She Used to Have Nails

by Kim Chinquee

She stood in her closet, patrons on the other side, and through the half-door, they'd order tap for cheap and tip her. She wore a T-shirt with the bar name, shorts, and the job was easy, just pour and deliver, pour and deliver. She only worked there some nights, just for extra, and this was like promotion; nights before, she had been working tables, though that wasn't hard: remembering drinks, placing them with faces.

Here, there was a jar, where some guys dropped a dollar. Some only left their change there. The girls, she could forget about. They weren't usually very generous and with the girls, she didn't even try hard.

Her nail broke with the last one. A guy she'd served on the floor two nights before--he'd fallen over, leaving her a fifty. Now, he wasn't drunk yet. "Hi," she said to him, and he looked past her.  Behind him was a girl with suspenders.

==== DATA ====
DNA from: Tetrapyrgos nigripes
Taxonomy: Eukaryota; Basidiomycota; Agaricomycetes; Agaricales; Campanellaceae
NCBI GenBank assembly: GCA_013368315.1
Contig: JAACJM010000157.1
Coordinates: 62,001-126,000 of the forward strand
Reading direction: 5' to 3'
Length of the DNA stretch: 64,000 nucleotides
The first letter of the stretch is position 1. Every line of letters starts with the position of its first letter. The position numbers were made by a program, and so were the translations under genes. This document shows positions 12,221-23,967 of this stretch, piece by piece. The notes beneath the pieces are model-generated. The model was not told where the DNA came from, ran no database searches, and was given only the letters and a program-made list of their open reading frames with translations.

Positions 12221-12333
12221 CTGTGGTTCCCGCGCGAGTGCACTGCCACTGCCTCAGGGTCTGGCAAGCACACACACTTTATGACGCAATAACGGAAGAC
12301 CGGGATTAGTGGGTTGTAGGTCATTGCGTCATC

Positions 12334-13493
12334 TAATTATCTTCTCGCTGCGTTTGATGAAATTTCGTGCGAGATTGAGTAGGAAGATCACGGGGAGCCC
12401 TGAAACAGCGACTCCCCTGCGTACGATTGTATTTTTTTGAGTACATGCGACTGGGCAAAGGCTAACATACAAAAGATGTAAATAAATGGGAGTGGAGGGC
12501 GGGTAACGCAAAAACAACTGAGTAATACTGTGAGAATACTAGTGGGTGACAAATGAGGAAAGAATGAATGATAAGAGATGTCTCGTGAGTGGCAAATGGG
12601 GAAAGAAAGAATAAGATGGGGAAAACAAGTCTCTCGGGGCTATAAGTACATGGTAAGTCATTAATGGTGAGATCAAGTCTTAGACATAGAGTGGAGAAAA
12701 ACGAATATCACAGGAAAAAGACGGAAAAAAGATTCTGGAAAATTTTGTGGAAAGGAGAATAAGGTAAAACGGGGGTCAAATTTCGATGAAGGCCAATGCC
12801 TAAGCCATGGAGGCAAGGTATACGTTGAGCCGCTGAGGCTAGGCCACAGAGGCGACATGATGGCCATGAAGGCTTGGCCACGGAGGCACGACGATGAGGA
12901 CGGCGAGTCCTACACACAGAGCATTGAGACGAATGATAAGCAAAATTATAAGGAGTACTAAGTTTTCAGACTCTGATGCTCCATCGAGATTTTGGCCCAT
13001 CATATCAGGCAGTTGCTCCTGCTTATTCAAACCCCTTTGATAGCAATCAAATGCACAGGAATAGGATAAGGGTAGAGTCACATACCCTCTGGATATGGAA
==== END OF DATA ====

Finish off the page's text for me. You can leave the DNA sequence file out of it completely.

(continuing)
Another guy who worked there came to check the keg. He tipped it. Then he lifted. "Hey," she said to him. He said, "Hey,” and then he came back with a full one. 

Later things got packed. People eyed and toasted. Some sang about a birthday. She took the orders, poured, took and poured, and here and there made small talk. One guy asked if she was dating anyone, and she was, but she wasn't, was, but wasn't. Was she?

There was a line behind him. She handed him a number. He put a twenty in the jar and got out of the way.